Snorkeling in Halmahera will introduce keen underwater addicts to a lesser visited part of Indonesia. It's harder to get to than some of the more well known spots within the coral triangle, but this means that there are very few visitors and so it is as remote and unspoilt as you are going to find. Getting here is certainly worth the effort! Halmahera is blessed with some of the richest marine biodiversity in the world, being comparable to the world famous regions of Raja Ampat and Komodo. Halmahera snorkeling conditions are great due to the crystal clear waters, ideal temperatures, and beautiful underwater scenery, all which will combine to create a snorkeling trip of a lifetime.
1 Snorkeling Cruise in Halmahera
The KM Raja Manta (White Manta) liveaboard visits Banda Sea, Raja Ampat and Sangalaki. She accommodates 20 guests in 10 cabins. Dive amenities include Nitrox, full dive gear, camera tables & rinse tanks.
Marine Life in Halmahera
The biodiversity in Halmahera waters will impress the most experienced and seasoned of snorkelers. Coral reefs meet tangling mangrove forests; tiny shrimps mix with huge Hammerheads; and strong currents contrast with gentle lagoons. The variety and numbers of marine life is truly staggering, with almost every tropical species found in the snorkel sites in the area. The full range of reef fish are present everywhere, including Sweetlips, black Snapper, Fusiliers, and Barracuda. Amongst these snorkelers commonly see circling White and Black Tip reef sharks, along with the occasional Hammerhead. Elegant Manta Rays are to be seen in a number of sites, and every snorkel trip to Halmahera will be sure to feature it's fair share of Turtles - both the Hawksbill and Green variety are found here.
Best Snorkel Sites in Halmahera
Manta Bay has got to be on the itinerary for any snorkel tour to Halmahera. Although there's not a lot of coral and fish action going on, it's the huge Manta Rays and the high number of them that people come here for. The depth of the site is 10 metres and so viewing of Mantas is perfect for snorkeling, as the visibility is great. Tagalaya Island has water with visibility commonly in excess of 40 metres, giving ideal snorkeling conditions, with a back drop of picture perfect white sandy beaches. Mangrove Forests and spectacular coral reefs provide a great balance for the resident marine life, resulting in stunning schools of reef fish and also some sharks. Tanjung Gorango, locally known as 'Corner Of Sharks', is a great spot to view large numbers of reef sharks, but also if you are lucky, the occasional Hammerhead. Again, the water is glass like allowing great underwater viewing from the surface, from which snorkelers can see many fish including Barracudas, Jackfish and Sweetlips. Napo Siko has some fabulous examples of both hard and soft corals, with fish and sharks darting amongst them. White and Black Tip sharks are regularly seen at this site, and sometimes Mantas have been photographed here. Hawksbill and Green Turtles, large Bumphead Napoleon Wrasse, and schools of many other fish add to the incredible diversity living in these waters.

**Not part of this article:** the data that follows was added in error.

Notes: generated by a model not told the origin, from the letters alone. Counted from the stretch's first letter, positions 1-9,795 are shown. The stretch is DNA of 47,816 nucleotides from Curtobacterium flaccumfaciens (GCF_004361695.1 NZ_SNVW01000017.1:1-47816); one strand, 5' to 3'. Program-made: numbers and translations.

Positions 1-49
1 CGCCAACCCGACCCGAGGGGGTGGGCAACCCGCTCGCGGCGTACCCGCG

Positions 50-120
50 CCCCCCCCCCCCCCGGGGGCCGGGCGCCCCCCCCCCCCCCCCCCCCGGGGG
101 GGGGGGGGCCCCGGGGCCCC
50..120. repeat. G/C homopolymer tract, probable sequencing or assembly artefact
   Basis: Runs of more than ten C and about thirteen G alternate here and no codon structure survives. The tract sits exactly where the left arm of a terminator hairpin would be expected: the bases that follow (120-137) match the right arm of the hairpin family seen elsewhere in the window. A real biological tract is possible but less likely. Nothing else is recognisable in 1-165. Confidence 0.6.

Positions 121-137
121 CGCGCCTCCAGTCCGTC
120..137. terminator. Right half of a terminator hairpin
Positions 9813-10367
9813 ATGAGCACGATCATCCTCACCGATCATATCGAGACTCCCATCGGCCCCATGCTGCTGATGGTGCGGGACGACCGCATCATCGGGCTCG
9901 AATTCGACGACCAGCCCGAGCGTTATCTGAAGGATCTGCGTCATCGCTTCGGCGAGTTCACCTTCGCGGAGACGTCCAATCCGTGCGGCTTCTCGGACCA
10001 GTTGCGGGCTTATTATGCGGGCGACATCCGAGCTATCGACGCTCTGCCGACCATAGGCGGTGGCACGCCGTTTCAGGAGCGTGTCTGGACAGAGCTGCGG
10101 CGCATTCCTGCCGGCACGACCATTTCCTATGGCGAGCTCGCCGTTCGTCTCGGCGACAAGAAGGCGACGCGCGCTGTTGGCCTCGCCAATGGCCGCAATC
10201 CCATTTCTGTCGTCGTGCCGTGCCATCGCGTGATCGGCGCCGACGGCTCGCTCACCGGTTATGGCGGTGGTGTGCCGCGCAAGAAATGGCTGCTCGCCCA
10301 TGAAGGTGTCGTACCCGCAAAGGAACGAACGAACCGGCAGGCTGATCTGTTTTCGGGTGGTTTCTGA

Best Time To Snorkel In Halmahera
In the northern area of the Maluku province which is where Halmahera is situated, there are a couple of seasons based around the Monsoon, with the wet season running from December till March. Probably the most popular time to visit Halmahera is between October and May, when conditions for water based activities are the most reliable. That said, snorkeling is possible most of the year - just check with your operator for definitive dates.
How Do I Get To Halmahera?
One of the delights of Halmahera is it's remoteness and isolation, meaning that any snorkel trip here will be extremely quiet and relaxed. It does though mean that it's a little awkward to reach, and logistically it can take a bit of effort to organise things by oneself. The easiest way to navigate through the best snorkel sites in Halmahera is on board a liveaboard boat, which will sail you through the spectacular islands and turquoise waters. Vessels commonly leave from the ports of Sahaung in Manado, or Sorong in Raja Ampat. Both Manado and Sorong have airports well served domestically, with regular flights to the likes fof Jakarta and Bali.